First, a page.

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President’s Letter to Friends of Boise State

February 5, 2014

Idaho lawmakers received troubling news this year: Idaho now ranks dead last among states in annual wages, per-capita income and wage increases since 2007. It was a reality check following the recession’s devastating effects on states like Idaho, where traditional careers haven’t always been tied to education attainment and opportunities awaited those willing to work hard, even when they didn’t have any postsecondary education.

What accounts for Idaho’s poor showing? Lawmakers learned that half of all Idahoans earn less than $11.15 an hour. Less than one in four Idahoans over age 25 have earned a bachelor’s degree or higher — 39th among the states. We’re ranked 42nd for master’s degree attainment. This is not unrelated to our economic woes. Studies show that over a lifetime, college graduates earn $1.1 million more, on average, than high school graduates.

But Idaho has the higher educational infrastructure that can propel us into the next economy. We may be closer to a solution than we realize.

The state Department of Labor’s “Hot Jobs” list shows 20 abundant and fast-growing careers that pay far more than Idaho’s average wage. Half of these hot jobs are in health care. Five are in high tech. New opportunities at Boise State mean more Idahoans are graduating each year with the skills these hot jobs require. In the past five years, we have increased our nursing bachelor’s and master’s degree graduates by more than 300 percent. We’ve doubled our graduates in biology, chemistry and pre-medical studies. We have boosted our mechanical engineering graduates by 50 percent. A new partnership with eight local software companies will soon double computer science graduates.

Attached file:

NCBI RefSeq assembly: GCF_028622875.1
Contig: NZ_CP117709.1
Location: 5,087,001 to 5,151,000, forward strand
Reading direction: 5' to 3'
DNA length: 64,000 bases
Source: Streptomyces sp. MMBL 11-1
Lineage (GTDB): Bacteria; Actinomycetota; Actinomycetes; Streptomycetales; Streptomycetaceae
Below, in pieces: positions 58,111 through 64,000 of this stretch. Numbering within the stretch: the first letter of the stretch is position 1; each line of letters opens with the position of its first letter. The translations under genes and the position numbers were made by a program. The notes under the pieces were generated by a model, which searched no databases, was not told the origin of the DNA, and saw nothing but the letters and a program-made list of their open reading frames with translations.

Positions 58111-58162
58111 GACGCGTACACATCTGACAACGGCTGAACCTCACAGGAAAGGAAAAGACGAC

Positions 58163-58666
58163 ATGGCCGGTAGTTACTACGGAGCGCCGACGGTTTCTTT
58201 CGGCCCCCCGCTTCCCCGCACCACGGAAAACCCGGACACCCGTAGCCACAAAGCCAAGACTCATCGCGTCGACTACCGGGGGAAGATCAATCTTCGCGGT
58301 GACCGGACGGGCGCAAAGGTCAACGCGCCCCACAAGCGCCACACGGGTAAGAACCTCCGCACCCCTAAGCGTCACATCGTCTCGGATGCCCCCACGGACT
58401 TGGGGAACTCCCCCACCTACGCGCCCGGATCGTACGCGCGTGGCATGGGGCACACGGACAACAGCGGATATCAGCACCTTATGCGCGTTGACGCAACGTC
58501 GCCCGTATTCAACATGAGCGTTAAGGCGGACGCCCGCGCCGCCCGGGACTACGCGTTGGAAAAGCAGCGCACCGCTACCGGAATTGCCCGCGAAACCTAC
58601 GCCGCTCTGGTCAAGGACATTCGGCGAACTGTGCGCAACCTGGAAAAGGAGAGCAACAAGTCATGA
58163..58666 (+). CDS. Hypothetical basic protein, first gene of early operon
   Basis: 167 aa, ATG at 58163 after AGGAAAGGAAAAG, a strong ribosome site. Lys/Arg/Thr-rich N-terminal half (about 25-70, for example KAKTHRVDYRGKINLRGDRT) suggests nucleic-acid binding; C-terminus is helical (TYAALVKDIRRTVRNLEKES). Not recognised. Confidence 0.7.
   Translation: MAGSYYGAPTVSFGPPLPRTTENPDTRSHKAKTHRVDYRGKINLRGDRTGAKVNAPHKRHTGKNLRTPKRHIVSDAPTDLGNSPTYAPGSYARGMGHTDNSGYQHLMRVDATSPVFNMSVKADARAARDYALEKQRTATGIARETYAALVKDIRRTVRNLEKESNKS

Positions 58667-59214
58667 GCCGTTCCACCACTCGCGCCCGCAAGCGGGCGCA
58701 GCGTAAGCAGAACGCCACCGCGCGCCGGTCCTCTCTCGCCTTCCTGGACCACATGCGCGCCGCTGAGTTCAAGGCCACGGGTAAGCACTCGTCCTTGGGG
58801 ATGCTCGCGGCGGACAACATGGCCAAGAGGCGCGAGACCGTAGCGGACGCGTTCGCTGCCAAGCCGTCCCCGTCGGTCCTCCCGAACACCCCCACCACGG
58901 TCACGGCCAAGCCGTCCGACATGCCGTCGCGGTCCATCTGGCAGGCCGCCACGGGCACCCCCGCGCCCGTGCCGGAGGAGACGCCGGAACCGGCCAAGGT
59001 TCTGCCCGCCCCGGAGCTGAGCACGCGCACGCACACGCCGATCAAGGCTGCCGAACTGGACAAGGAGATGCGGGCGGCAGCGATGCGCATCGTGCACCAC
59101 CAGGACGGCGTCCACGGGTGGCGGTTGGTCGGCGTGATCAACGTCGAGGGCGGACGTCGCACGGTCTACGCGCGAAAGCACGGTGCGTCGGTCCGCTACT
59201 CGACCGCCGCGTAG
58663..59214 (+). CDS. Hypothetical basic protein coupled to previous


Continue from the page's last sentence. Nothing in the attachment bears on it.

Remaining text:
We know that more and more jobs of the future will require some form of postsecondary education, and that is why the State Board of Education has challenged its public universities and colleges with an ambitious goal: ensure that 60 percent of Idahoans between the ages of 25 and 34 have a degree or certificate by 2020. In response, we have transformed our campus life and undergraduate experience, despite lean state budgets. It is paying off: Boise State awarded more than 40 percent of the bachelor’s degrees conferred by public universities in Idaho last year, while keeping tuition the fourth-most affordable among 15 Western states.